Society presents us with enormous temptations to gain material benefits – and wealth puts them all at our feet. It tantalises with the phantom that evils can be removed by a plentiful supply of money.

In every generation there have been ever among the saints the rich and the poor. In Proverbs 30, Agur, prudently observing that each case had its temptations (v9), prayed for “neither poverty nor riches; [but] feed me with food convenient for me [‘my daily bread’ tan]. Lest I be full, and deny thee, and say, Who is Yahweh? Or lest I be poor, and steal, and take the name of my God in vain.” Here was a man who understood that “godliness with contentment is great gain”.

Searching after ‘better’ and ‘higher’ standards of living so often erodes the quality of one’s life and robs us of the simple pleasures that are freely available. Did not the most precious thing we have come free, “without money and without price”? (Isa 55:1). Even in the necessities of life God has shown His generosity to each one of us, as the psalmist testified, “I have not seen the righteous forsaken nor his seed begging bread” (Psa 37:25). “Godliness with contentment is great gain. For we brought nothing into this world, and it is certain we can carry nothing out. And having food and raiment, let us therewith be content” (1 Tim 6:6–8).

Is it as simple as that? Will God really provide all our needs? He is supreme in generosity: “God is able to make all grace abound toward you; that ye, always having all sufficiency in all things, may abound to every good work” (2 Cor 9:8). The same Greek word autarkeia is translated “contentment” and “sufficiency”, which Thayer defines as “a perfect condition of life, in which no aid or support is needed”. No wonder Paul can assure us: “My God shall supply all your need according to his riches in glory by Christ Jesus” (Phil 4:19). In this case, God supplied all he needed through the love and generosity of the Philippian brethren.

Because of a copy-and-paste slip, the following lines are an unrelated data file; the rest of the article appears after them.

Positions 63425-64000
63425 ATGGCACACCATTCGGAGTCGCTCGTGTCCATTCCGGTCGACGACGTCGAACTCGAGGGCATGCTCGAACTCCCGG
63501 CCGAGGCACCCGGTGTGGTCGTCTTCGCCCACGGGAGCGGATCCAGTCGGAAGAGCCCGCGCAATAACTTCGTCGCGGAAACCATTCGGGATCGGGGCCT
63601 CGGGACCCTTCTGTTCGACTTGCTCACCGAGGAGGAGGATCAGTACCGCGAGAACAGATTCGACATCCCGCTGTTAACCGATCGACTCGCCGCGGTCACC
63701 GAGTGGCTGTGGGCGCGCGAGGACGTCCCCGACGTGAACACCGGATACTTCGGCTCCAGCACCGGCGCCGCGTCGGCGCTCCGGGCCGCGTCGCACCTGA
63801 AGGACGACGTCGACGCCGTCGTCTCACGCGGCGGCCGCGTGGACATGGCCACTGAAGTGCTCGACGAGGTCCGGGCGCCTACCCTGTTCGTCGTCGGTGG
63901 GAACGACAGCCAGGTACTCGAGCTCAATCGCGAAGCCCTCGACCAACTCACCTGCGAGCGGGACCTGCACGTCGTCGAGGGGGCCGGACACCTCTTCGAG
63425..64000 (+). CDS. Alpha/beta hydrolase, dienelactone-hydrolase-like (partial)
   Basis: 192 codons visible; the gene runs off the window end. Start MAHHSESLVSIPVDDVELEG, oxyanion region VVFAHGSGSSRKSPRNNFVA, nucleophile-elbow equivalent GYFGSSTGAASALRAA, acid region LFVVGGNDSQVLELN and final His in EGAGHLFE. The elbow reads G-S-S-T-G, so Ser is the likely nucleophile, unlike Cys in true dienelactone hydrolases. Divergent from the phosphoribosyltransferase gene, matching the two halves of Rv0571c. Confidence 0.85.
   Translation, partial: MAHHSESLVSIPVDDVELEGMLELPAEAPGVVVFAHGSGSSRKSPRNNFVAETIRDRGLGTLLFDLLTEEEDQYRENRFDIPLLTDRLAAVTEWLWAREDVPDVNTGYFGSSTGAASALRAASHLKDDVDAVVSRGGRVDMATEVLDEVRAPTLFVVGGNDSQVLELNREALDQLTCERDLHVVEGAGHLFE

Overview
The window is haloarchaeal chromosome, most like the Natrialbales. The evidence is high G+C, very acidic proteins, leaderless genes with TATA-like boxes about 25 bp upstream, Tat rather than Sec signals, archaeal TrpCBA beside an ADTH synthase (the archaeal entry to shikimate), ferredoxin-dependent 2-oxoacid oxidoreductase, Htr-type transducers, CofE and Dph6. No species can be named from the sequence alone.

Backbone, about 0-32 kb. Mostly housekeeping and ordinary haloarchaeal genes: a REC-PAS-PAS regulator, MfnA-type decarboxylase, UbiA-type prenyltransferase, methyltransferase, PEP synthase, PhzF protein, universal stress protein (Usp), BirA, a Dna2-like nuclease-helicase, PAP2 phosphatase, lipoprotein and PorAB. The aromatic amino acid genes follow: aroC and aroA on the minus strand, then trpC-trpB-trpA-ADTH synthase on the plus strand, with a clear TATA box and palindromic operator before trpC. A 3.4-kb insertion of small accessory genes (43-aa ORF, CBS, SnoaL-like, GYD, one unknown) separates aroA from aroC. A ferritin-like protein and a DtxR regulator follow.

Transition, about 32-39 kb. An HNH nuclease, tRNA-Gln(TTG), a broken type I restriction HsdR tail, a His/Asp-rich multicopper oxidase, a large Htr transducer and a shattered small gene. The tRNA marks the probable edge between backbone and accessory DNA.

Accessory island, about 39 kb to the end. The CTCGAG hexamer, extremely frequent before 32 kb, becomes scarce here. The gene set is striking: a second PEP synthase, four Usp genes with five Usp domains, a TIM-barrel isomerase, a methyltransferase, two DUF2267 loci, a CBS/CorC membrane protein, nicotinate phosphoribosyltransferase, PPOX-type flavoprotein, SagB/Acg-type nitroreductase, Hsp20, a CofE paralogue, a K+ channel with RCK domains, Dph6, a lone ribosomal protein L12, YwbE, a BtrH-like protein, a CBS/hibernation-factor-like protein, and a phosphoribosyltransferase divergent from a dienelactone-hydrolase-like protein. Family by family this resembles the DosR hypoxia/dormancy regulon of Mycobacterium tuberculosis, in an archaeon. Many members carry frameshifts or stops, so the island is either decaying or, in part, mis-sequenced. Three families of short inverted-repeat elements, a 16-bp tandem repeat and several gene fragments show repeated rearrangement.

Can we adopt Agur’s godly attitude and make these words into a reality in our lives? We certainly can. But it requires above all, an enduring faith and trust in God – a God Who is more real to us than the multitude of tangibles with which we are daily surrounded. “For the things that are seen are transient, but the things that are unseen are eternal” (2 Cor 4:18 esv).

Godliness

Consistently throughout his first epistle to Timothy, the apostle Paul directs us to “godliness” (2:2; 3:16; 4:7,8; 5:4 “piety”; 6:3,5,6,11). It is the overarching theme of his letter. What is this “godliness” of which Paul speaks?

The Greek word eusebia is compounded of two words, eu meaning “well” and sebomai “to honour or worship”. The word eusebia therefore signifies right worship, the expression in our lives of the worship which is due to God. We might readily see a portrayal of the idea in the contrasting worship of Cain and Abel – clearly Abel responded from a right view of what was due to Almighty God, whereas Cain offered what was pleasing to himself.

As we contemplate the righteousness and holiness of God we feel compelled to emulate those qualities which we so admire in Him and have seen exemplified in the life of His Son. The better we get to know our heavenly Father, the more removed will our thinking be from the pleasures of this life and our worship will be more finely attuned to His wishes. A consciousness of His love and grace should induce such a response in the hearts of every disciple.